The automotive world appears to be placing all its bets on electric vehicles, but that hasn’t stopped Honda from continuing development of its hydrogen fuel cell vehicles. After all, they’re faster to refuel and even cleaner to run.
To say that the regulatory environment in the automotive world has changed drastically in the past decade would be an understatement of gigantic proportions. The hubris of certain automotive companies in masking the actual pollution levels of their vehicles hasn’t helped matters either. This blatant falsification has led to an unprecedented clampdown on the industry, often while turning a blind eye to several other far more polluting industries. Anyway, the larger debate about pollution, its sources and the effectiveness of the solutions being offered, is a discussion for another day. The reality of today’s automotive industry is that strict regulations are coming up faster than the industry, and the supporting infrastructure, can keep pace with.
An eternal quagmire
In the current scenario, electric vehicles appear to have taken the lead. However, battery technology is still developing – and, at present, doesn’t quite meet the needs of most of the car buying public. Moreover, the infrastructure requirements – in terms of grid capacity and charging stations, etc. – still needs to be developed. At the same time, hydrogen-powered vehicles continue to provide a viable alternative by being easier to refuel and being cleaner to run. As a result, manufacturers like Honda continue to develop their hydrogen technology.
And, to give credit where it is due, Honda has been making constant investment in environmentally friendly technologies for some time now. In their quest for better efficiency and lower emissions, Honda introduced their first Hybrid system in the Insight nearly two decades ago – and the development has been on-going ever since. They were also one of the first manufacturers to offer Hydrogen powered vehicles to retail customers.
Powering the future
Hydrogen, as a fuel to power automobiles, is only now coming into the mainstream, and so our first experience of the latest range of Honda’s Clarity zero emissions vehicles provides some insight into the type of vehicles that we could well find in our driveways in the not too distant future.
Our experience of the Clarity began with a technical presentation of the various versions that the Clarity is offered in. Depending on the market you’re in, the Clarity comes in a Plug-in Hybrid, Fuel Cell and Electric versions. The Plug-In Hybrid is powered by a hybrid powertrain consisting of a 1.5-litre Atkinson cycle petrol engine paired with two electric motors, resulting in an output of 135kW and 315Nm with a claimed electric-only driving range of over 100 kilometres. The Fuel Cell version, on the other hand, features a 70Mpa hydrogen tank, which allows the electric motor to produce 130kW and 310Nm of torque – with a claimed range of approximately 750 kilometres in the Japanese driving cycle test on a single tank of hydrogen. In fact, Honda claims that the Clarity’s hydrogen tank can be refilled in under three minutes, which is perhaps the biggest distinguisher for a hydrogen powered vehicle – compared with the charging times needed for electric vehicles.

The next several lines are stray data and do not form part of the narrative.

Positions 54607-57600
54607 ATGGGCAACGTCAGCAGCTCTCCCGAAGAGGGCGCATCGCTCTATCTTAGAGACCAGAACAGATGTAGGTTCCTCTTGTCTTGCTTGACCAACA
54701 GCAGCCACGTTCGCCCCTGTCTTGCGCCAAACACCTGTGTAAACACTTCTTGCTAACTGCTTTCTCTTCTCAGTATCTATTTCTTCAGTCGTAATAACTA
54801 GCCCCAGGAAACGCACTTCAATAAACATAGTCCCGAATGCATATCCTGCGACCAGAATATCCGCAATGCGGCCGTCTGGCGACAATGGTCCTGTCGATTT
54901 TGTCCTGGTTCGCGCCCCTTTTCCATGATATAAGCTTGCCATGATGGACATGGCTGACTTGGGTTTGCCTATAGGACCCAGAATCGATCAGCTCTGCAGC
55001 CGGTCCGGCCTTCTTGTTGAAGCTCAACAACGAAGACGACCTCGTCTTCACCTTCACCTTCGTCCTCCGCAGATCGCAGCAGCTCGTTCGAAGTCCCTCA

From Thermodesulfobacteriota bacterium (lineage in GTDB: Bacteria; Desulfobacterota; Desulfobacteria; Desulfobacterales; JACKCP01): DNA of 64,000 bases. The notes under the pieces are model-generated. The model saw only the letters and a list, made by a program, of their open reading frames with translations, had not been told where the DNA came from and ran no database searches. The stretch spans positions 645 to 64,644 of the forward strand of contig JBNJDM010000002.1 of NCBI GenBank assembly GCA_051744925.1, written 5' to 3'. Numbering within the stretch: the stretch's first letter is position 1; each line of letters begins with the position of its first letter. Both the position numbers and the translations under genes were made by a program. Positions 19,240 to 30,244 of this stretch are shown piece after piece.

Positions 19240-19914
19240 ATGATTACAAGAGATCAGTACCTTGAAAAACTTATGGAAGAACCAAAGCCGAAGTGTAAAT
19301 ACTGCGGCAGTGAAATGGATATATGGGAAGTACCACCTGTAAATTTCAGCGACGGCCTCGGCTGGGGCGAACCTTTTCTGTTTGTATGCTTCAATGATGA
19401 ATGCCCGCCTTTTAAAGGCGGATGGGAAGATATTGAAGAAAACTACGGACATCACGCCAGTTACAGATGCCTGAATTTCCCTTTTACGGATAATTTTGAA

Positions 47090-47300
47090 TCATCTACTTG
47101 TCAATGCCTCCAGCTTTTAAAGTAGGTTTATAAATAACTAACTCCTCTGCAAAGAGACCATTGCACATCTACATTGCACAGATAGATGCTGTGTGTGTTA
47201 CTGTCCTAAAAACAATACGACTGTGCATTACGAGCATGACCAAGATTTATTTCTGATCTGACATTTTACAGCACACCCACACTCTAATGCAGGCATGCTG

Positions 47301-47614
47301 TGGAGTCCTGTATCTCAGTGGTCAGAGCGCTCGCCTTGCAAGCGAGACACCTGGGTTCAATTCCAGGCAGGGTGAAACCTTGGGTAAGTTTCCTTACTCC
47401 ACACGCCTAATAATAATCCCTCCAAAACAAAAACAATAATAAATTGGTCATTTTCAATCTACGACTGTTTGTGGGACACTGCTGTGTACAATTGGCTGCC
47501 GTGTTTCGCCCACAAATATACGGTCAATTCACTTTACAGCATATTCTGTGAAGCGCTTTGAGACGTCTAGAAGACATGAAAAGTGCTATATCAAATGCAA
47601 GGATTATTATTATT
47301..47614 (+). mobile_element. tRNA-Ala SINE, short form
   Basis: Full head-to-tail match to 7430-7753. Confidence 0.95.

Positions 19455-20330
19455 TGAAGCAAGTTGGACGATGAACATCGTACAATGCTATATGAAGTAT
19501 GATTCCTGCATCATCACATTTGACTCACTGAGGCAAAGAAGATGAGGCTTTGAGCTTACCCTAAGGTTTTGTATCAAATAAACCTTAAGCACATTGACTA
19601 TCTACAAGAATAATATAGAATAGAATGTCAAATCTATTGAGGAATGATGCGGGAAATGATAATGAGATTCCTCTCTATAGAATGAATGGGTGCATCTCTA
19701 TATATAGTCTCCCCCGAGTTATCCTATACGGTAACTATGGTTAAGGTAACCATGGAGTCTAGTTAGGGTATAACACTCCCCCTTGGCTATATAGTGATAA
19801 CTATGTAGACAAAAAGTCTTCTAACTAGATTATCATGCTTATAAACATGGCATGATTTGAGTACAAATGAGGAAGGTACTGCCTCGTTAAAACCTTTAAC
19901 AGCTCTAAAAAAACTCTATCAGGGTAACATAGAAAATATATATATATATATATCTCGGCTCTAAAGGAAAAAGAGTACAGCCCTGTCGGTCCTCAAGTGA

Out on a short loop of the iconic Twin Ring Motegi track in Japan, we got to briefly sample both the Fuel Cell and the Plug-in Hybrid versions of the Clarity. And, to be honest, the differences between them were not that stark. Both machines felt like regular cars, except for the lack of engine noise and seamless torque from virtually zero rpm. Of the two, the Hydrogen FCV actually feels more refined – and also more balanced, as far as the dynamics of the car are concerned. Remember, though, that we’re driving on a closed circuit – so there’s not much reference in terms of real-world parameters. The electric version, on the other hand, feels slight more unwieldy. There is some of that rubber band effect in both versions on account of their transmissions. The range on both cars varies on account of the fact that the EV version has a larger battery, whereas the Hydrogen version features better range – despite having a smaller battery, since it has Hydrogen to supplement the range.
With a bevy of aerodynamics benefits, the Clarity is at the cutting-edge of clean-fuel motoring at present. And, to be honest, unless you were a nutcase petrol-head like me, it would be difficult for you to determine what’s so different between a Clarity FCV and a regular internal-combustion-engine-powered car that you drive today.
The larger question, then, as always, lies with the fact that we still need to determine which of the many fuelling options – fossil fuels, electric or hydrogen – is the cleanest of all in the grand scheme of things. And perhaps even more importantly, which is the one that governments and industry are going to bet on in the near future. Because, as Honda has demonstrated, the breath of engineering capability in the industry is such that this sector is more than capable of adopting and developing newer and cleaner forms of propulsion. But, more than anything else, there needs to be some ‘clarity’ on the way forward.